From the Great Wall to the New World: China and Latin America in the Twenty-first Century

In This Review

From the Great Wall to the New World: China and Latin America in the 21st Century
Edited by Julia B. Strauss and Ariel C. Armony
Cambridge University Press, 2012
236 pp. $38.99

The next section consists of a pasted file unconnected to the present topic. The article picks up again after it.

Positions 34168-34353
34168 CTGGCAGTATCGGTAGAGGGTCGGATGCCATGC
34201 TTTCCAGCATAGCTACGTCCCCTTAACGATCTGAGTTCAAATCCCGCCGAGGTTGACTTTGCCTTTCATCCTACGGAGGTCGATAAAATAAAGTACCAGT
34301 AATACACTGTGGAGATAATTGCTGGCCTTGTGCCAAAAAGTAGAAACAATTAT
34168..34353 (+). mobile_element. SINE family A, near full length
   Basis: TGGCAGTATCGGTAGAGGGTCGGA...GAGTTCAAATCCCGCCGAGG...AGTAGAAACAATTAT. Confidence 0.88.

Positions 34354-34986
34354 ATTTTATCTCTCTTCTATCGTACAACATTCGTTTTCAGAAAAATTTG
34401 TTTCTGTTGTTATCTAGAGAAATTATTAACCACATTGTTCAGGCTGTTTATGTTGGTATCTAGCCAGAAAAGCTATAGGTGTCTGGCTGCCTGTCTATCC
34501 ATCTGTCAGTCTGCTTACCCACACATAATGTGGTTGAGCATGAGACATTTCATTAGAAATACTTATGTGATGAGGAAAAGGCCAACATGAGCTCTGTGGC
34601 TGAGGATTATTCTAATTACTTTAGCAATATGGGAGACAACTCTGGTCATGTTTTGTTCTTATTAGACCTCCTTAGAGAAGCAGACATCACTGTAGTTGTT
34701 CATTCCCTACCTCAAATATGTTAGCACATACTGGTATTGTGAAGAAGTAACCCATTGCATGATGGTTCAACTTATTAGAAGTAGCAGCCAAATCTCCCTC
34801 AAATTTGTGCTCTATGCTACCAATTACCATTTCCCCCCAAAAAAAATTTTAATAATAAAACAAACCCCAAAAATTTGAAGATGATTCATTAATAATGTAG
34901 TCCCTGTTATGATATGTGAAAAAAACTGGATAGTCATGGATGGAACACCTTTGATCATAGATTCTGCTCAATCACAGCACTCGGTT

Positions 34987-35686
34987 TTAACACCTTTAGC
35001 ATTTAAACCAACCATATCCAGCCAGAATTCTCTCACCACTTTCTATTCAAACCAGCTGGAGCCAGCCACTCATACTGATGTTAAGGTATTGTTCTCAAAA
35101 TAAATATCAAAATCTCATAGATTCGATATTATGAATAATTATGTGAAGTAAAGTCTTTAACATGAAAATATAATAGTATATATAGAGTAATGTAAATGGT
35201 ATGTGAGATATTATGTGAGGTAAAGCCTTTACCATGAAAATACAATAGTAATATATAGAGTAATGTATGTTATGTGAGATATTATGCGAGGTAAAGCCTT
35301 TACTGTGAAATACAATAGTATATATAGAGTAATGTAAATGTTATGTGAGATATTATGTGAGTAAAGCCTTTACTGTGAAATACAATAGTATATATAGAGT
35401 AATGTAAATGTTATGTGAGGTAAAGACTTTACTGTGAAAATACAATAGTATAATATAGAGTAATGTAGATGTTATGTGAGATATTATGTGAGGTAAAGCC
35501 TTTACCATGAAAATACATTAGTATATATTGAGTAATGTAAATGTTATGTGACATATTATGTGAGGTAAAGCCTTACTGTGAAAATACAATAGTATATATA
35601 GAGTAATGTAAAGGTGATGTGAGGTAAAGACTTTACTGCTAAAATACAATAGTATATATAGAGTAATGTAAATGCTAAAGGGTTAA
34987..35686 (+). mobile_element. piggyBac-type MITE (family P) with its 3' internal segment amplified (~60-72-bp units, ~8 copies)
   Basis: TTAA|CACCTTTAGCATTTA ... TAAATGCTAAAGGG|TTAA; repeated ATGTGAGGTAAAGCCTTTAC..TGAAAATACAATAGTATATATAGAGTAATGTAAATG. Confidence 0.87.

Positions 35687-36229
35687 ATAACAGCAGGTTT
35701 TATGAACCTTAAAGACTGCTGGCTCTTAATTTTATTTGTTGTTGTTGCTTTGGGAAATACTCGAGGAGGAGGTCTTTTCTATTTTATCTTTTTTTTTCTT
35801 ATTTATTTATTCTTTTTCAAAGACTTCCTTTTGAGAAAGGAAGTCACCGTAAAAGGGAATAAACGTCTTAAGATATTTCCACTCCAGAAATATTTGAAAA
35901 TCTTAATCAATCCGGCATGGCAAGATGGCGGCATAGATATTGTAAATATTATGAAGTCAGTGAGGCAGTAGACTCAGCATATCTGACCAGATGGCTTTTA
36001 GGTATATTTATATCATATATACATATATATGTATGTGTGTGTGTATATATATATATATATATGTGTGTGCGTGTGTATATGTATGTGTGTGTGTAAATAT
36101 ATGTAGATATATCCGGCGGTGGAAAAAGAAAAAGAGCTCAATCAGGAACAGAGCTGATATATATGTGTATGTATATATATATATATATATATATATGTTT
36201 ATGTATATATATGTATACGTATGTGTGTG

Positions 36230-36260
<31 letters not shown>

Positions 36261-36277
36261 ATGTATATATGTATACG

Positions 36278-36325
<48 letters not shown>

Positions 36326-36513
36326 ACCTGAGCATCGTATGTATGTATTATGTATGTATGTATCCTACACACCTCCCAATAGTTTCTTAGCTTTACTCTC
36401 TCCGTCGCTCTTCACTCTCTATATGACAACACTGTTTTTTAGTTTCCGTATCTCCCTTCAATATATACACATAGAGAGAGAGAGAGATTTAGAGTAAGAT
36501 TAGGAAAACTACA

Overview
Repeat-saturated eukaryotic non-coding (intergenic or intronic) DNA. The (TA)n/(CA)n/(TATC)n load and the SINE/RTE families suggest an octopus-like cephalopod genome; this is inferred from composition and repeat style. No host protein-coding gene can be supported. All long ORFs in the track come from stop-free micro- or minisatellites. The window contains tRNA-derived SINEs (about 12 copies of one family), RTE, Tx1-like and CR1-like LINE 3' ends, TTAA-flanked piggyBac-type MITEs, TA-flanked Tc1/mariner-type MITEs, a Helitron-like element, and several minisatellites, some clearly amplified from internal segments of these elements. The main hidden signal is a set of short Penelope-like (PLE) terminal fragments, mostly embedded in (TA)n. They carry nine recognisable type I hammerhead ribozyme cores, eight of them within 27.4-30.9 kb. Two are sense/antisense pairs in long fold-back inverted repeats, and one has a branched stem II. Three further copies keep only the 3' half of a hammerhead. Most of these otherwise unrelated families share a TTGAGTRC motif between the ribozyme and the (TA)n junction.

This compendium of sophisticated essays probes the rapidly evolving economic, diplomatic, and ideological links between China and Latin American countries. There is no single takeaway, but the thoughtful commentaries collected here note a number of opportunities to be seized and potential dangers to be averted. Striking an optimistic note, Enrique Dussel Peters imagines collaboration between China and Mexico in manufacturing hybrid and electric vehicles for sale throughout North America. Adrian Hearn draws attention to the Chinese diaspora living in Cuba and Mexico, speculating that its members could help broker transpacific cooperation. Particularly interesting is Ruben Gonzalez-Vicente’s mapping of Chinese mining investments in Ecuador and Peru, where, rather than being the instruments of orchestrated Chinese diplomacy, Chinese firms are pursuing their individual commercial interests. Other essays examine Chinese perceptions of Latin America. Official Chinese state rhetoric praises Latin American progress, but some Chinese persist in viewing Latin America in utterly negative terms. Chinese “leftists” continue to romanticize the egalitarianism of Che Guevara, just as Chinese “globalists” criticize contemporary Cuba for the slow pace of its economic reforms.

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